Closure is a real rarity in video games.
It’s not very often that you complete a game, especially one that has been part of a series, and feel satisfied. Like what you’ve witnessed is actually the end. Stoic’s The Banner Saga 3 aims to do that though, and from what I’ve played of it already, it’s certainly shaping up to be a riveting finale.
Launching on 26th July, The Banner Saga 3 continues from where the second chapter of the epic Viking adventure left off. If you’ve not yet played the first two games and plan to do so, perhaps skip over the rest this paragraph, as there will be spoilers. Iver has headed north with Juno and Eyvind, determined to deal with the literal darkness that is consuming the land. Meanwhile, on the outskirts of Arberrang, your hero, be it Rook or Alette, is dealing with Rugga.
The situation couldn’t really feel any more disparate for both groups. While your hero is glad to once again feel some sort of normality, despite the constant threat of Dredge attack, up north, things are grim. Tensions are high, and are only raised when yet more survivors join the caravan. There’s also the issue of a new enemy seeped in darkness. You get the impression that everything is hinging on the actions of these brave and unfortunate heroes as they fight for the future of mankind. Their plight feels desperate, and you sense that things will only get worse before they (possibly) get better.
The Banner Saga is all about making difficult decisions, and that tradition is carried on with aplomb in this third and final part. Straight off the bat your morals will be challenged, and important choices have to be made. The morale of your caravan is heavily influenced by your actions, and it really makes you feel like a weary leader. You won’t want to banish a powerful ally from your party, for example, but their actions may mean you don’t have much choice; unless you want to be seen as guilty by association. Every option you’re presented with feels like an opportunity to impress or screw up, resulting in you sitting there, taking time to mull over each selection. Never before has a game series made me agonise so much over the repercussions of my actions, and that’s what makes The Banner Saga so great.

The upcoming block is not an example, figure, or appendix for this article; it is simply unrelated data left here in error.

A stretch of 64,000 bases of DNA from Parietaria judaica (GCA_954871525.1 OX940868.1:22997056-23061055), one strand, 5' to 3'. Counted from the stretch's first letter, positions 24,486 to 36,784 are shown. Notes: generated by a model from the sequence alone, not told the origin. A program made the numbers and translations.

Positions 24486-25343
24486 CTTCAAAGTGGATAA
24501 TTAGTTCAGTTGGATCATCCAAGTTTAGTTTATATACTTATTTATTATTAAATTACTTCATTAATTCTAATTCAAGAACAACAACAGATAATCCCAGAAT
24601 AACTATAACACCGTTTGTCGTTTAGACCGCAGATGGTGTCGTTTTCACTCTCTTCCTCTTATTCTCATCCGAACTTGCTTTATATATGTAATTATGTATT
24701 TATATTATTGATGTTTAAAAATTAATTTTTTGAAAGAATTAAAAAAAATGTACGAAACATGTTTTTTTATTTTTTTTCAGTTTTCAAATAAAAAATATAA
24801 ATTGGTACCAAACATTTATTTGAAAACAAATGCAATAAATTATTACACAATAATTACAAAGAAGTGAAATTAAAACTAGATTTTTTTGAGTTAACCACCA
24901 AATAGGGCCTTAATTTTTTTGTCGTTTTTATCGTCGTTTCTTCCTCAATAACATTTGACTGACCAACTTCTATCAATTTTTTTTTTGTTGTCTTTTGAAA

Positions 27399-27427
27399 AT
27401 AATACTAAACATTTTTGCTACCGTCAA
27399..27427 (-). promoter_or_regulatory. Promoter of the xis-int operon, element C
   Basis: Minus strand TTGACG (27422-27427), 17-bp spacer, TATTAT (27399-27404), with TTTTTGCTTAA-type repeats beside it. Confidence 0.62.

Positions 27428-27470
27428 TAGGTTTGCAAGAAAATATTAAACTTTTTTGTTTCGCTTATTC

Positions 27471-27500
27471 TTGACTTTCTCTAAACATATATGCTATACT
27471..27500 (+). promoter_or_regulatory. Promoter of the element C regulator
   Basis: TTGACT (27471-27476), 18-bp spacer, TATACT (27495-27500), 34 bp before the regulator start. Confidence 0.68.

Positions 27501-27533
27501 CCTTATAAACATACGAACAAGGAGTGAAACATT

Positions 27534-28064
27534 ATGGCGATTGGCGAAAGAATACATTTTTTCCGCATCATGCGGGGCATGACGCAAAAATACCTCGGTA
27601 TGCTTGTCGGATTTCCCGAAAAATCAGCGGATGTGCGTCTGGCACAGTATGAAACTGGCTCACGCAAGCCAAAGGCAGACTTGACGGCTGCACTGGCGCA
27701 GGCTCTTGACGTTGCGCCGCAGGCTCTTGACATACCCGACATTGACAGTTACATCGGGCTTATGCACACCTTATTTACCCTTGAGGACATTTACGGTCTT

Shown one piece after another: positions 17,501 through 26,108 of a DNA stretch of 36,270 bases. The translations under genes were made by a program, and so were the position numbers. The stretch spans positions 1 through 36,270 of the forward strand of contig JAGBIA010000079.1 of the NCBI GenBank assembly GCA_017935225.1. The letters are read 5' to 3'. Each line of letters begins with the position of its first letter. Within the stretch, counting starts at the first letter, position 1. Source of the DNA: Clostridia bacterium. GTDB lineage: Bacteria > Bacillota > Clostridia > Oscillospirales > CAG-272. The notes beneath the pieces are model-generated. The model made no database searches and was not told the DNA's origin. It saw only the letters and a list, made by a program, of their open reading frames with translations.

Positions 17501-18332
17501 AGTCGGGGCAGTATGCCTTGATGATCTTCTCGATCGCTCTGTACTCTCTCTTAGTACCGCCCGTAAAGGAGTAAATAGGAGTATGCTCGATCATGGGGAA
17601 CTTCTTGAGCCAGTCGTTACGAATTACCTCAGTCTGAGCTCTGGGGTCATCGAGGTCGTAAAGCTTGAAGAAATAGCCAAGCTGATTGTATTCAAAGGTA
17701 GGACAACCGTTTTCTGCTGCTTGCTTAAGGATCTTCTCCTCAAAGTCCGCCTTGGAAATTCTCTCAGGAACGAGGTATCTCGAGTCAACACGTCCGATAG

Being a continuation of the story, little has changed in The Banner Saga 3 gameplay-wise. It’s still the same combination of absolutely sumptuous art paired with a scintillating soundtrack by Austin Wintory. You spend your time reading text, selecting options, and managing your team of heroes. Combat remains pretty much unchanged, too. But with more enemy variety in this third outing, it feels more tactical and involved than ever. There are also some surprises too, like new wave-based battles. Whether you choose to flee at the end of the first wave is up to you, but those who stick it out can reap rewards by defeating the boss in the final wave.
If you’ve already made your way through the previous two instalments, you can import your save data and carry on with your hero and their band of warriors. If not, don’t worry, you can still jump into The Banner Saga 3 if you want. There’s a handy recap video to get you up to speed on the main menu, though as the game’s full release is just under a month away, why not pick up its predecessors and make your way through them? You can currently buy the trilogy pack, which includes the first two games, a pre-order for The Banner Saga 3, and the soundtracks for all three for just under £30, which is an absolute bargain.
It’s hard to play The Banner Saga and not draw parallels to Game of Thrones. They’re both gripping tales of bravery, politics and conflict. Unlike Game of Thrones, however, in The Banner Saga it’s you calling the shots. You’re the one making the hard decisions and living with them. But as we move into the final throes of both sagas we’re left with trepidation. There will be shocks, there will be surprises, and there will be deaths. But there’ll also be closure; good or bad. And you know what? I’m looking forward to it.